There are too many to-do apps on the App Store to be named and choosing a to-do app that fits has become extremely difficult.
I’ve tried at least 10, which in the grand scheme of things isn’t that many. I want to create a deposit of reviews so others don’t have to try out each and every app.
To ease into things, I figured it would be best to start with a free to-do app from the likes of Ben Brooks and Kyle Rosenbluth. Ben is best known for his opinionated blog and Kyle has a few fairly popular iOS apps under his belt. They joined forces to create an ultra simple to-do app that may touch some people perfectly.
I always find myself coming back to Begin after trying new to-do apps. Begin gives a sense of delight greater than any other to-do app I’ve tried.
But there’s a reason why I’m always trying out other to-do apps. Begin is close — oh so close — to being the perfect app for me.
In his introductory post, Ben Brooks described Begin as a digital scrap of paper:
The bookkeeper at my company used to (she is now retired) have this routine — it was something like this:
• Sit down at her desk with coffee in hand.
• Grab a stack of recycled paper bits that are about 2/3 the size of a full page of paper — all unlined — held together with a binder clip.
• With her half-chewed Bic in hand she would then proceed to write down her todos for the day.
As the day progressed, anything that came up would be added below a horizontal line she would draw at the bottom of the page. As the week progressed she would repeat this routine every morning and would trash the list from yesterday.
Begin is an iPhone version of your paper breakfast napkin. Your most urgent tasks are put in the list and anything not completed today can be pushed to tomorrow. It’s a simple structure that I think fulfills the idea Ben and Kyle set out with.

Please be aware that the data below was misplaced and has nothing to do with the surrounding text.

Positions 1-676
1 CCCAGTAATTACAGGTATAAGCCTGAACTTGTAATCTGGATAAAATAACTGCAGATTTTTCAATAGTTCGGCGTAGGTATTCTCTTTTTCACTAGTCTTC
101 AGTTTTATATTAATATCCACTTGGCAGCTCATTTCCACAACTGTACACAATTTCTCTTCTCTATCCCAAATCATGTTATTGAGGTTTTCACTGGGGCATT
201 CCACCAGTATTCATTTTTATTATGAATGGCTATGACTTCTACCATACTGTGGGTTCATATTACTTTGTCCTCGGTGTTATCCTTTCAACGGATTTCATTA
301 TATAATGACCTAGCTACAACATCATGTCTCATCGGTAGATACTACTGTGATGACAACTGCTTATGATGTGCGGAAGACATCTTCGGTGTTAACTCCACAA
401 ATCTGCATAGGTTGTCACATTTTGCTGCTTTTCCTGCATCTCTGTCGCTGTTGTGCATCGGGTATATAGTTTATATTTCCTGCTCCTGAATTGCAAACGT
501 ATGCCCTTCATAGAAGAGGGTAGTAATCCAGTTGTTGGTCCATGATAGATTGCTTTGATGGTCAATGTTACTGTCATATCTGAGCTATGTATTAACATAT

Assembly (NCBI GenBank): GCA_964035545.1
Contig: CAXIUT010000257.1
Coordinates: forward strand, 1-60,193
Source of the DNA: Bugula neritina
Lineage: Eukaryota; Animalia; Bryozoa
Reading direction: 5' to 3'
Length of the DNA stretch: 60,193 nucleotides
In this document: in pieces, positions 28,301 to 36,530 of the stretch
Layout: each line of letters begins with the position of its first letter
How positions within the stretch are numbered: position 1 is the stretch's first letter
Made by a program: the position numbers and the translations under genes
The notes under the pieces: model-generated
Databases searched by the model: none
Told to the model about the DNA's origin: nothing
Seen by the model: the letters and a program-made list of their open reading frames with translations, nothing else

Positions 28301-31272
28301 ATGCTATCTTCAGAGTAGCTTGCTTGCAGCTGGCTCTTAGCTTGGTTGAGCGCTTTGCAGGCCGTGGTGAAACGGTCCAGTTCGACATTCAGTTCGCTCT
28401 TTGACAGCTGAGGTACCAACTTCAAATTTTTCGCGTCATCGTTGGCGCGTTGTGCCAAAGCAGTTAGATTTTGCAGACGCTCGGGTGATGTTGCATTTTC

Begin can be viewed in both a full-screen and non-full-screen theme. I personally like the minimal full-screen view.
You create a task by pulling down from the top of the screen and you can quickly create a list by tapping the “+” button as you go. I love how each new task is set below the rest of the list. Although a very simple feature, I believe your most urgent tasks come to mind first and are in need of inhabiting the topmost part of your list. Tasks that aren’t as important generally come to mind later and should be placed at the bottom of the list. It’s surprising how small this feature seems, but apps like Clear don’t get this right.
Swiping an item from the left marks the item as completed and a swipe from the right shoots the item down to your “Tomorrow” section. Once an item is marked as done, you can swipe from the right to send the item to the trash. I understand the design choice here and it’s a great idea, however I find myself wanting to delete items more often than pushing them to tomorrow. As a result, I need to swipe from the left to mark the item as done before swiping the completed item from the right to send it to the trash. It’s an extra step that gets in the way of my personal workflow.
Once an item is set to tomorrow, you can again swipe from the left to complete the item or swipe from the right to bring the item back into your “Today” list. Again, flip-flopping tasks via swipe gestures is the most efficient way of handling task lists and Begin knocks it out of the park.
As already stated, Begin divides your tasks into three depositories: Today, Tomorrow and Uncompleted. This structure gets rid of due dates and forces you to focus on your most urgent tasks. Powerful task managers often forget the need to promote urgency for your most important tasks. Right from the start, I’ve felt Begin places urgency on today’s tasks better than any other task manager, including power-user apps like Omnifocus.